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The Great Promise

Clarion Review (4 Stars)

Frederick L. Coxen’s life was changed when he stumbled upon his late grandfather’s journal from World War I. Coxen did more than just transcribe the worn, weathered diary and annotate it with maps and a historical narrative to create this volume. He devoted years attempting to fulfill the terms of a pact his grandfather had made with three fellow soldiers in the summer of 1914—an unkept pledge that, to his dying day, haunted the elder Coxen.

The Great Promise is thus a primary source, a history, and a personal quest. Coxen’s grandfather (also named Frederick Coxen) was called to the colors to serve in the Royal Field Artillery. He was among the first British soldiers to land in France at the start of The Great War, and he fought in every major engagement until being gassed in 1915. The journal covers his first year at the front almost day by day. His reports, observations, emotional asides, musings, and even occasional jokes lure the reader into a fascinating, detailed, and very human time capsule.

To assist those unfamiliar with the period, the younger Coxen intersperses his grandfather’s entries with short but clear passages explaining the commanders, maneuvers, and terminology of the First World War. His simple, clean maps show the routes his ancestor trod and the towns he fought over. These help set the stage for his grandfather’s wonderful and rarely hurried prose.

There are episodes of unconscionable horror, such as the crucifixion of captured soldiers (by both sides) and reflections on the deaths of friends and enemies alike. Upon seeing one man fall, for example, the elder Coxen writes, “I wondered if this means the breaking of a woman’s heart, or had he little children?” There are also warm moments, such as when soldiers share their already meager rations with starving refugee children, and bits of very British pluck, notably of how “nothing short of an earthquake would make us miss our tea time.” The journal entries allow the reader to follow one of many green young men as he matures within months into a war-weary veteran.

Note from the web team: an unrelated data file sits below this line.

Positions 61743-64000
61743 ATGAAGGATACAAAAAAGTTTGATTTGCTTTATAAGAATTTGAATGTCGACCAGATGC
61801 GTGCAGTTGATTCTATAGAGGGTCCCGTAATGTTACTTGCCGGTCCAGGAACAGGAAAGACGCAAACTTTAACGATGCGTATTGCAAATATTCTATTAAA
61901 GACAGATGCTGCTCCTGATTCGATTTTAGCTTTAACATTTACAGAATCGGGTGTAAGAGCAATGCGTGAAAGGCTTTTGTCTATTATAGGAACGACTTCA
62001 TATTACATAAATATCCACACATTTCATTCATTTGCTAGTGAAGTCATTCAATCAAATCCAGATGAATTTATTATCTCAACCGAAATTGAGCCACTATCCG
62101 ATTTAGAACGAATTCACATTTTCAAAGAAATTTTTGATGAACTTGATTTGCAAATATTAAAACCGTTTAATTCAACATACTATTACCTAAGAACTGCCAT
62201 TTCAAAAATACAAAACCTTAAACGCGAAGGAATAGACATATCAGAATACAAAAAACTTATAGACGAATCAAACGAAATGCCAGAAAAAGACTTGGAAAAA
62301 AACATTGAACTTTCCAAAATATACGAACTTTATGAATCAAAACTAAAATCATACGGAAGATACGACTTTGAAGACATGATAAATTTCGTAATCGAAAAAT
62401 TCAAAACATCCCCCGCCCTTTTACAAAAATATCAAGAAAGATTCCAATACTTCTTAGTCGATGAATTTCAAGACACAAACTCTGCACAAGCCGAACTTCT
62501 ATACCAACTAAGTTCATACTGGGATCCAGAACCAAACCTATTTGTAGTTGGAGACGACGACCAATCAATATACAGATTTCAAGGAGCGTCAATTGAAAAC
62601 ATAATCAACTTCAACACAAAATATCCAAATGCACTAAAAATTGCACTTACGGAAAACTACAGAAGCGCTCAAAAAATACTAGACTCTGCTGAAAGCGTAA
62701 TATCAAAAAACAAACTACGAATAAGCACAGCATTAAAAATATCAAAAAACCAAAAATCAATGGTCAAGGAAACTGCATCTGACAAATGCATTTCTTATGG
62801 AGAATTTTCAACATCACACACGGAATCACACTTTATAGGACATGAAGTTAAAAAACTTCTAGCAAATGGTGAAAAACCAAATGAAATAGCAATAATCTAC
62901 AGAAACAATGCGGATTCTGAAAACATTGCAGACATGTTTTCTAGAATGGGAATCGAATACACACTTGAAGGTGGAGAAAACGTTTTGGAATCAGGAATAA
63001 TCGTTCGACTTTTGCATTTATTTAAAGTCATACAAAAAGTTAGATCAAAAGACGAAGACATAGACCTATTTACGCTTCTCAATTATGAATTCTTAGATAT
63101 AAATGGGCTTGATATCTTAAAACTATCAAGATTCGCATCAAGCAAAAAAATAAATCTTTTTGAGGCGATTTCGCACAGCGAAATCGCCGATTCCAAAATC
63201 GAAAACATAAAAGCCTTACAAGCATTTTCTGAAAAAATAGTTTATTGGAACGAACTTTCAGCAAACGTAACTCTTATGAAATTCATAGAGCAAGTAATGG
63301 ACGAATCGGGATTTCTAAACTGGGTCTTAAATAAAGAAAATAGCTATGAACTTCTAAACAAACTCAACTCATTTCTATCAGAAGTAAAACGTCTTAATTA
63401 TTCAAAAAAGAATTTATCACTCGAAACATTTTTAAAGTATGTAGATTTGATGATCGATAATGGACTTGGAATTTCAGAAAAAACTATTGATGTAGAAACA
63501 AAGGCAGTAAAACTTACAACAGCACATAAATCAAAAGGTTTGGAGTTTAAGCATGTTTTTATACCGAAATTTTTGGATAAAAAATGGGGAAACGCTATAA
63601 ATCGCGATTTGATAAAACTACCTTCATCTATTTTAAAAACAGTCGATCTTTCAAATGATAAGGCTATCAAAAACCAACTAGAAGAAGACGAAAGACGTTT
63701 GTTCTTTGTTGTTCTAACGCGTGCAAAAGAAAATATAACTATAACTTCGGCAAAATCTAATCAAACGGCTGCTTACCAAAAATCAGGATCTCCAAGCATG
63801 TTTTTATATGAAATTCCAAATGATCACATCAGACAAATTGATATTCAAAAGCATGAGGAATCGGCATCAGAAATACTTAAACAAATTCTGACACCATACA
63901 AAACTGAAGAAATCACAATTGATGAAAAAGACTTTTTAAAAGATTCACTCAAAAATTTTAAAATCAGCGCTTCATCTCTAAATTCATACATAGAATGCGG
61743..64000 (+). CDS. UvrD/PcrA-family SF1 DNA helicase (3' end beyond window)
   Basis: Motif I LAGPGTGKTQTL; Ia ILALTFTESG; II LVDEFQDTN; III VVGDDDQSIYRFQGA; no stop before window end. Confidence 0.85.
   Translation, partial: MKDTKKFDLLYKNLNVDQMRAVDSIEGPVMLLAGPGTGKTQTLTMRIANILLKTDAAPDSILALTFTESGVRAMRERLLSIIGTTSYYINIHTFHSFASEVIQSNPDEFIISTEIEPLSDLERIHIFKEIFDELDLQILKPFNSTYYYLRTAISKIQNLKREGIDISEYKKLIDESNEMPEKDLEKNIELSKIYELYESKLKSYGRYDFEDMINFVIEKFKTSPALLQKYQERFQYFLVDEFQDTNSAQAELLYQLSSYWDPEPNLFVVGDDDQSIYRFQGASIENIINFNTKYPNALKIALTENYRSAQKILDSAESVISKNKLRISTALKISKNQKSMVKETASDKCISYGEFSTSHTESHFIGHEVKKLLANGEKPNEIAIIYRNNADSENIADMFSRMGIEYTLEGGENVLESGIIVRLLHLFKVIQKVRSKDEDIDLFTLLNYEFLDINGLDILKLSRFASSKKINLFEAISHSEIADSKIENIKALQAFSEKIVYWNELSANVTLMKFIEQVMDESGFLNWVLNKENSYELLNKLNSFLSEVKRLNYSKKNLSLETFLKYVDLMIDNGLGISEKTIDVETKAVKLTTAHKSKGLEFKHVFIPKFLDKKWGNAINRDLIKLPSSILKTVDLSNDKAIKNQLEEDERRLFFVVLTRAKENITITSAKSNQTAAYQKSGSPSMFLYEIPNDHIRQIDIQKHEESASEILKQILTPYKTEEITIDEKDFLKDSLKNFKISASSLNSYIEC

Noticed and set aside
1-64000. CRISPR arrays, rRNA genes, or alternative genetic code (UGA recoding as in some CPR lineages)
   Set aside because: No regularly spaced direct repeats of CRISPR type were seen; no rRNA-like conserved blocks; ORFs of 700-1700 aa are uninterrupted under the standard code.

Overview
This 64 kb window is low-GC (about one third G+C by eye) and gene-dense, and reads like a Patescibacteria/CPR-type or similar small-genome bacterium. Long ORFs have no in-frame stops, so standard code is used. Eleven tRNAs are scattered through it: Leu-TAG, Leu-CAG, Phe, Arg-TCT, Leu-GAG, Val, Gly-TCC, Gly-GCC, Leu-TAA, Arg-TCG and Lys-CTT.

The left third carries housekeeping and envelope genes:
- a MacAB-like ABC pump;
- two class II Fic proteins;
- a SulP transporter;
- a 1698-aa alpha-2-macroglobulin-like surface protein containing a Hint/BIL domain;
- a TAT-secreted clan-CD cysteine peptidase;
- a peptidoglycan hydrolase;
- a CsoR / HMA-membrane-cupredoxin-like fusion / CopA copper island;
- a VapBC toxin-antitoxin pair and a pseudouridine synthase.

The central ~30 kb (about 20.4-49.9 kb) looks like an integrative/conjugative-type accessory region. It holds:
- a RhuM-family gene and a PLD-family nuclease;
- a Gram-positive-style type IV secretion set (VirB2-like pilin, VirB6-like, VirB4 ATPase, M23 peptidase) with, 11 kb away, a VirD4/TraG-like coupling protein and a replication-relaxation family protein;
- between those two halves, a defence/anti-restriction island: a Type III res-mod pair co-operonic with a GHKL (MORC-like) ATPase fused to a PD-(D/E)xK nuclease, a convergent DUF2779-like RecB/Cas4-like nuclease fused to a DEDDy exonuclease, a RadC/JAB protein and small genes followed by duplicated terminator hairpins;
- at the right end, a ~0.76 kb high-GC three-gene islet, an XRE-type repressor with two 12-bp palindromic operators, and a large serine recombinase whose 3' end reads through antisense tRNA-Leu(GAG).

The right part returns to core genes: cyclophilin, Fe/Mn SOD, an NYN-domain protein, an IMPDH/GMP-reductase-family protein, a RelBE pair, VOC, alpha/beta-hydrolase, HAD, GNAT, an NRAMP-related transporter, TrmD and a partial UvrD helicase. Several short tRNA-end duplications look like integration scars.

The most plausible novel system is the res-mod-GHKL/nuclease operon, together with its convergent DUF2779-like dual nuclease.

While his ancestor’s words and experiences are the true stars of the text, there is a second story here, one told almost as an afterthought in the last twenty pages of an already slim book. The elder Coxen and three comrades made a pact that if any of them fell, the survivors would visit the deceased soldier’s family, relate the story of his passing, and offer comfort. Coxen saw all three of his mates die, even holding one of them in his arms as he expired. Yet, he never made good on his part of the bargain.

As he laments in an entry made in another journal in 1945, when living in America and writing during a second war, those old comrades continued to haunt Coxen’s dreams, asking if he would ever fulfill that great promise. How his grandson sought to made good on Coxen’s word, and the detective efforts he undertook to find the descendants of those dead soldiers, is a short but engrossing and very moving story, and one well told by the author in his final chapter.

Mark McLaughlin